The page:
Michael Barone writes that in the post New Deal era political scientists were frustrated that parties were ideologically scrambled. How inconvenient that there were progressive Republicans and conservative Democrats.
The prayers of the political scientists in the 1940s, 1950s, and into the 1960s was that our party system would evolve into one with one clearly liberal party and one clearly conservative party.
According to Barone, they reasoned thusly:
How could voters make rational choices when the parties presented no coherent set of policies? Wouldn’t it be more democratic to have one liberal and one conservative party?
And now their prayers have been answered, the parties are nothing if not ideologically sorted, but today's political scientists:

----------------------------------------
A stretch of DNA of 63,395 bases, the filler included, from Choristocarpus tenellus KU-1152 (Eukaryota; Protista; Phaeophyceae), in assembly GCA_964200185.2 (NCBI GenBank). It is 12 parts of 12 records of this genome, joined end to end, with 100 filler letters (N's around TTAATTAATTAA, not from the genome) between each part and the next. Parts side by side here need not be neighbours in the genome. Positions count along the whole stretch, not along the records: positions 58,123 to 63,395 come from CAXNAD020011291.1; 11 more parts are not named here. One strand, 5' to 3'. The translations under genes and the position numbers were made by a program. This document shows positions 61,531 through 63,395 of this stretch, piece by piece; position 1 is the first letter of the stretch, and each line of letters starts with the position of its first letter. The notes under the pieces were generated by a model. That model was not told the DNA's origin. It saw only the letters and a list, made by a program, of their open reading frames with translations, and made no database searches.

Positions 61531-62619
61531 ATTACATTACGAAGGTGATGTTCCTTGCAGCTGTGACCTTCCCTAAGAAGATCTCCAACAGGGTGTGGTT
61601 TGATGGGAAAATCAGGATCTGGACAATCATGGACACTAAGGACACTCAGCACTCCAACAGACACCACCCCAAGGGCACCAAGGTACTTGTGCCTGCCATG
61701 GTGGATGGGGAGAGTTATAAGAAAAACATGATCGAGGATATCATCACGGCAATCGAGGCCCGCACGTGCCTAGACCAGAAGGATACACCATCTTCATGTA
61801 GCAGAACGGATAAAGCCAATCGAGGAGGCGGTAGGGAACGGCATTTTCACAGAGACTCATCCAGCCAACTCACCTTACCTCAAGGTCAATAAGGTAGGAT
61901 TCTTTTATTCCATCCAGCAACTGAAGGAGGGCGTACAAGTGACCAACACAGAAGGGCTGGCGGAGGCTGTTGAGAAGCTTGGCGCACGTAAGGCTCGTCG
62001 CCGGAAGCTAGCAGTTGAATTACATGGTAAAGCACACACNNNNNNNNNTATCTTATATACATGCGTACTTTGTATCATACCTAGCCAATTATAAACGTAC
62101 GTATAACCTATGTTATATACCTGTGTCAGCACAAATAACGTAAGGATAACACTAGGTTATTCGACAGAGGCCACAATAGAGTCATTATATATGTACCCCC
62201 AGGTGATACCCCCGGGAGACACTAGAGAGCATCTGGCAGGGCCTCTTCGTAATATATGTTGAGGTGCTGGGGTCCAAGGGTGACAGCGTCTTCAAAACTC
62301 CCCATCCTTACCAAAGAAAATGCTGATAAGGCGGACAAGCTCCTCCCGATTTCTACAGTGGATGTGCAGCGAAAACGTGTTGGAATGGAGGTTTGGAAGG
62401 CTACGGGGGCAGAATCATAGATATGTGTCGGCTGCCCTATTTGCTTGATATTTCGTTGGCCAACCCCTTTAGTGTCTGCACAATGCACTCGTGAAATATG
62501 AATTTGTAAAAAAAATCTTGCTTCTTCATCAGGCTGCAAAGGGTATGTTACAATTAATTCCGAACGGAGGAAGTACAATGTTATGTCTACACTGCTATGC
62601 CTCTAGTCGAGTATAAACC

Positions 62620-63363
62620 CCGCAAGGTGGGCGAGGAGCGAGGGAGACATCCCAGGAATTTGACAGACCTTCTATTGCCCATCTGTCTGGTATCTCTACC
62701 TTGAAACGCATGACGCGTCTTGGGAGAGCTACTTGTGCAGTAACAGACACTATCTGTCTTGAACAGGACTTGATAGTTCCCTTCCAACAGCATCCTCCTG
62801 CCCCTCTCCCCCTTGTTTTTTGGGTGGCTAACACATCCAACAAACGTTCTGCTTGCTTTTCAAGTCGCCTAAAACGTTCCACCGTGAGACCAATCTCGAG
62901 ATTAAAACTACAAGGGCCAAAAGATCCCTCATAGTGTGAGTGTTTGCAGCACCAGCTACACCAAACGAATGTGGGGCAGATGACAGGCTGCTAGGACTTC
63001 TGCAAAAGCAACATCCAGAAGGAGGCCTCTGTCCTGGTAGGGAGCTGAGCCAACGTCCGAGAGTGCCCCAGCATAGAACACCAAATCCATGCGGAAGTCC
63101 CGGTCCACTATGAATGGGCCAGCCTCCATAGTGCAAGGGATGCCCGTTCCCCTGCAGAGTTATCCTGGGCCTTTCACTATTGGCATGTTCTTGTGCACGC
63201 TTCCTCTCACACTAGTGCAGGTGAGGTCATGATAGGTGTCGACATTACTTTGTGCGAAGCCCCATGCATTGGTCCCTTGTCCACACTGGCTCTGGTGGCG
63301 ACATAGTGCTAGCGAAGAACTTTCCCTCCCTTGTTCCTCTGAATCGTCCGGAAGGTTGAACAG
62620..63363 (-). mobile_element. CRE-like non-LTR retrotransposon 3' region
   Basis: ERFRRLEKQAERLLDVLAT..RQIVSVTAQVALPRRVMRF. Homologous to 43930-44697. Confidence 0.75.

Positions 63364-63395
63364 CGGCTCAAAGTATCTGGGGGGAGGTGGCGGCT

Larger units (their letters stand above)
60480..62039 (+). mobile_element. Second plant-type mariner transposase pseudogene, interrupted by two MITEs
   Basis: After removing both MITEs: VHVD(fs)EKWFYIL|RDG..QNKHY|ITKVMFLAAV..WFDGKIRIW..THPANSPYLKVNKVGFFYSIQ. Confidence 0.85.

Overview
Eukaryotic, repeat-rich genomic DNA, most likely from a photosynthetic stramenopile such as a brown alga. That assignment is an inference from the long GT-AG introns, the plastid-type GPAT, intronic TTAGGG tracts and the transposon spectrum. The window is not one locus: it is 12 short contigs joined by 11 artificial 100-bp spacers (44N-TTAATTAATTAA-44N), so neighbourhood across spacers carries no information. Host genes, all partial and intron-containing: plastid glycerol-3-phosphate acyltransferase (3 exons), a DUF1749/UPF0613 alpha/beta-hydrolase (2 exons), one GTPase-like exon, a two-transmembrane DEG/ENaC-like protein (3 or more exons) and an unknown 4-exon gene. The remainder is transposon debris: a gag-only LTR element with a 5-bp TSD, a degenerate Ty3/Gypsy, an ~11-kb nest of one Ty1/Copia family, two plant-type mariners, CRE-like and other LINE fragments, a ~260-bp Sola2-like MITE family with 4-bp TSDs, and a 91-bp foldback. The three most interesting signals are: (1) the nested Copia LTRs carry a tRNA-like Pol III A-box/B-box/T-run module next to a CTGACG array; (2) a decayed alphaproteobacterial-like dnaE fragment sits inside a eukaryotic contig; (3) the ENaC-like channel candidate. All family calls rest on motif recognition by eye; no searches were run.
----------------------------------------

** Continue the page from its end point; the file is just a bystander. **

…lament gridlock and polarization and partisanship and reminisce about those (mostly mythical) days when politicians of both parties got along.
Accepting that there was indeed a kind of consensus among political scientists (i.e, liberal political scientists) the question is how directly did they influence our present polarization? Barone himself seems to attribute our division mostly to geographical sorting, or "political geography."
Still, this is an important caveat from our intellectual history. Today it is progressive thinkers who most deplore polarization. Conservative cogitators seem much less concerned.